You Can’t Have Too Many Booksby WFP Admin added on 5 March 2019, Comments Off on You Can’t Have Too Many Books , posted in Blog
by Susan Carroll, Parent Educator
Recently, there has been a lot of excitement about Marie Kondo’s Kon Mari method of tidying up. Her Netflix show has people purging their closets and folding their clothes in an effort to declutter their homes. If you know me, you know I’m in favor of organizing. I love a quiet afternoon with just me, some bins, and a label maker. One look at the resource room at the preschool, and you can tell how much our staff loves to label and organize our materials. We fully support a good purging of “stuff” too. Our bi-annual Value Village fundraiser is a great way to encourage families to declutter their homes.
However, the problem I have with Marie Kondo’s method is when she talks about books. Like most book lovers, I bristled when I heard her suggest that people should keep their book collection down to about 30 books. 30 BOOKS? Really? This made me curious what 30 books looks like, so I counted the books on my bookshelf at home. 30 books is ONE bookshelf. Just one! Considering we have bookcases in every room of our house, it made me wonder how many books we have. It turns out my seven-year-old has 33 books in his room. Sorry, I typed that wrong. He has 333 books in his room. After counting the books in each of my children’s rooms, the bookcases in our living room, dining room and basement, the book bins in our play room, the stack on my nightstand and desk, and the bins of “out-of-rotation” books in my storage closet, the grand total is 1,550 books!
OK, maybe that is too many books.
Obviously, we are a family that loves books. I have three children, each with a temperament and learning style that is different from each other, but what they all have in common is a love of reading. Sure, the vast number of books in our home isn’t the only reason, but the fact that we value books and a love of reading is certainly a factor.
You don’t need to have a thousand books in your home to create strong readers.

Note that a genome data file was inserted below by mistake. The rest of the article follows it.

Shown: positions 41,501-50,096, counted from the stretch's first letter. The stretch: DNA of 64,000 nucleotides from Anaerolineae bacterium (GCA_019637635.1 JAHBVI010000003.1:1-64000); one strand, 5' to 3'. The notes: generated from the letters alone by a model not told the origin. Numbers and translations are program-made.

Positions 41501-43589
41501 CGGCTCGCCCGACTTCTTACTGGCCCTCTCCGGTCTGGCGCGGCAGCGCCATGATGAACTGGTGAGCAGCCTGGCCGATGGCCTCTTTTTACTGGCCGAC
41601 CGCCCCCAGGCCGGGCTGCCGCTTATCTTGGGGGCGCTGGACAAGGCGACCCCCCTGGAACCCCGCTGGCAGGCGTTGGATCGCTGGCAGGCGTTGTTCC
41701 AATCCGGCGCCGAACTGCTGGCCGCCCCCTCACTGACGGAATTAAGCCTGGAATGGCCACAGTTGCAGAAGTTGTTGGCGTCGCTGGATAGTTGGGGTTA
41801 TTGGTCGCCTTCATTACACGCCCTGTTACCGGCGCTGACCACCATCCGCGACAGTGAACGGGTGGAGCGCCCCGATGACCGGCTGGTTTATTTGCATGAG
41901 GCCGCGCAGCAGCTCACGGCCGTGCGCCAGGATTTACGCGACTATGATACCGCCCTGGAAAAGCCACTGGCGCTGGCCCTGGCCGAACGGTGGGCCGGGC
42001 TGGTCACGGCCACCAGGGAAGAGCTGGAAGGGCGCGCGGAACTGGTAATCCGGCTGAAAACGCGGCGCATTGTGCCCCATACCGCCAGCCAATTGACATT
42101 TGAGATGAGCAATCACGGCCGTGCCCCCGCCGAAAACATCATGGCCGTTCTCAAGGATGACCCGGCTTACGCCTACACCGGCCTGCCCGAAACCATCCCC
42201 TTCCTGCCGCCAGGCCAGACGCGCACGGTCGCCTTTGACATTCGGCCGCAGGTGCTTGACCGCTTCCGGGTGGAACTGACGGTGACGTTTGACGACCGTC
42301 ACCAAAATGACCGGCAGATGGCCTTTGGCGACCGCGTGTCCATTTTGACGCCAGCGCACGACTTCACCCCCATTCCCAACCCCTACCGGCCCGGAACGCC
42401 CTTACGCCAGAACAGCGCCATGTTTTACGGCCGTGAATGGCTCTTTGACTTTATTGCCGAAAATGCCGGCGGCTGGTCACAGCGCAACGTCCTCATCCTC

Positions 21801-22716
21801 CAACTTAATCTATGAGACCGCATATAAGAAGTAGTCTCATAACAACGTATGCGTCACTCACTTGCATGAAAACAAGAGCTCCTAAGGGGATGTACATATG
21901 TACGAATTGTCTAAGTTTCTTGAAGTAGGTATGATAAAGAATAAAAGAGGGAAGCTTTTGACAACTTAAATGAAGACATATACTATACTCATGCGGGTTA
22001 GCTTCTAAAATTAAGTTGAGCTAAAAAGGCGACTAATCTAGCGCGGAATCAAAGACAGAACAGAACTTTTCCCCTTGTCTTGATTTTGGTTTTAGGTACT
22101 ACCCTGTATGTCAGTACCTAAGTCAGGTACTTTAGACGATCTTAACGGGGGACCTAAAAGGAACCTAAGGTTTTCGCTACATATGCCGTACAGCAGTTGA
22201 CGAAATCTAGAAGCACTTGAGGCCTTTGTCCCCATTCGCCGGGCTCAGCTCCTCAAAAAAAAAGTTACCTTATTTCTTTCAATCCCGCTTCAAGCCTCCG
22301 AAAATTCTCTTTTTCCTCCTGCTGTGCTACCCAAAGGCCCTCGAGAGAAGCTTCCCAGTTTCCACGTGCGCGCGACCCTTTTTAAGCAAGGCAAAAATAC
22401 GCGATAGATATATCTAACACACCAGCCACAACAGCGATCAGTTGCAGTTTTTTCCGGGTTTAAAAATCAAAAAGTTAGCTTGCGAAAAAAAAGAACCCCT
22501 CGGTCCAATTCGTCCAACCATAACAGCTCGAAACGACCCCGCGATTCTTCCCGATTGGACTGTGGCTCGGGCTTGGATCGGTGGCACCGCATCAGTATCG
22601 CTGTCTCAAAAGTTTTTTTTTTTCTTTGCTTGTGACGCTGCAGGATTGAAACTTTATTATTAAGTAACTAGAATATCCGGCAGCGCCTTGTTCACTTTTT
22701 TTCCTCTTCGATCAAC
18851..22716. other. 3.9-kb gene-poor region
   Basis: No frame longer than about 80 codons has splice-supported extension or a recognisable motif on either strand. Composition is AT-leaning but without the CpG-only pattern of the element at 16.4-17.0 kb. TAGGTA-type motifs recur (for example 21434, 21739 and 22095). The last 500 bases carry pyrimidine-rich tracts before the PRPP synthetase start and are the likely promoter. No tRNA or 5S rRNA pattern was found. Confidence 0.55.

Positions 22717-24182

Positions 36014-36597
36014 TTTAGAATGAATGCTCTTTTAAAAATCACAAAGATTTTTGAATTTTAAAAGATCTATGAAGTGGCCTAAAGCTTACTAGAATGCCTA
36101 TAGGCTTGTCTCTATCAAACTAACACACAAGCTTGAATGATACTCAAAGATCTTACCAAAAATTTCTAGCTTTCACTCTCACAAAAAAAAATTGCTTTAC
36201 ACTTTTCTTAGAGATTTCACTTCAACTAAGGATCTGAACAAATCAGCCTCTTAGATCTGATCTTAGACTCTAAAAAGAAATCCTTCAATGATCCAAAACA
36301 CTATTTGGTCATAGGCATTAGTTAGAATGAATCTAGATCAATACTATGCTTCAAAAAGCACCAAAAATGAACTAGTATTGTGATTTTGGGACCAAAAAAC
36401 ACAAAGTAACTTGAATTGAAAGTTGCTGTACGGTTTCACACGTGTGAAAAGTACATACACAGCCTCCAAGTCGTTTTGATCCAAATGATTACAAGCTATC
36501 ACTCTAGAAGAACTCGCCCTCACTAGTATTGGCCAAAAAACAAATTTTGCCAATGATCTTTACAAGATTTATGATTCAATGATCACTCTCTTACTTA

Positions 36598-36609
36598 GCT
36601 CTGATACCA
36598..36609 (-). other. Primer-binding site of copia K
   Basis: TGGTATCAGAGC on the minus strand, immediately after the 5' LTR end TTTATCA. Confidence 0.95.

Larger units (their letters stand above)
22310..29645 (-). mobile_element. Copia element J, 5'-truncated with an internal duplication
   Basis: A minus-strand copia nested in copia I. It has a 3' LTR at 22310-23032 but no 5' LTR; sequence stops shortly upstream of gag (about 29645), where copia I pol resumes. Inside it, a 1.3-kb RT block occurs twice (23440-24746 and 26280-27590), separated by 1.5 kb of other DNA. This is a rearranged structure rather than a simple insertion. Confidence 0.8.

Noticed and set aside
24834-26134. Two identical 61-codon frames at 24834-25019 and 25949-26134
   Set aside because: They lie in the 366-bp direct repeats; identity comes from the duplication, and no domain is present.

Here are 7 ideas for promoting a positive reading environment in your home:
1. Read Early
Begin the love of reading from an early age by reading to your babies, toddlers, and preschoolers. Babies and young children learn about the rhythm and rhyme of language and develop important pre-reading skills like turning pages and connecting pictures to text. Learn more about the benefits of reading to your baby here.
2. Read Every Day
Make reading a consistent part of your day. Children love to hear the same books over and over. Most importantly, they love the connection they will have with you while you are reading. The more you read to children, the more they will develop a love of books and learning.
3. Model Reading
Show your children that you are a reader too (and not just on your phone.) Pick up a book or magazine and model reading for pleasure. Share the excitement you have for books and learning with your children.
4. Build Your Home Library
Despite what Marie Kondo suggests, an abundance of books is important to develop literacy skills in your children. Studies indicate that literacy achievement soars when children have more than 80 books in their home. One easy way to build your home library is through our Scholastic book orders at the preschool. Thrift stores, garage sales, second-hand book stores, and books from groups like Buy Nothing and Freecycle are also a great inexpensive way to build your home library.
5. Go to the Public Library
If you do not already have a library card, please go out and get one. The library is a wonderful and free way to expose your child (and yourself) to countless books. Young children may enjoy a library story time or they may just want to check out a big bag of books to take home and read.
6. Make Books Accessible
Give your children a lot of access to books. If they are too young to be gentle on the books, give them board books and indestructible books. Organizing your books in bins helps children find the books they need. Rather than placing them on bookshelves in a traditional fashion, try organizing them in bins with the covers facing out. This helps children find the books they want and makes putting them away easier too.
7. Don’t Stop Reading!
Parents often stop reading aloud to their children once their children learn to read on their own. I encourage you to read to them forever. My children are ages 14, 10, and 7 and we still read aloud as a family every night. Not only does this promote family time, but it also allows us to discuss complicated themes in books and expand their vocabulary. You can find great tips on how to read aloud to children at different ages here.
As writer Garrison Keillor says, “A book is a gift you can open again and again.” When you fill your home with books, you give your children the gift of learning, of discovering new worlds, and of unleashing their imaginations. Let those wonderful gifts fill your home every day.